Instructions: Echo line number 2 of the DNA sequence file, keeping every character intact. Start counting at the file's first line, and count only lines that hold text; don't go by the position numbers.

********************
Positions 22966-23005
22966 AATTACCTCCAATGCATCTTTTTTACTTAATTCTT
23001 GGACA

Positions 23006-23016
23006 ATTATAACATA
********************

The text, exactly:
22966 AATTACCTCCAATGCATCTTTTTTACTTAATTCTT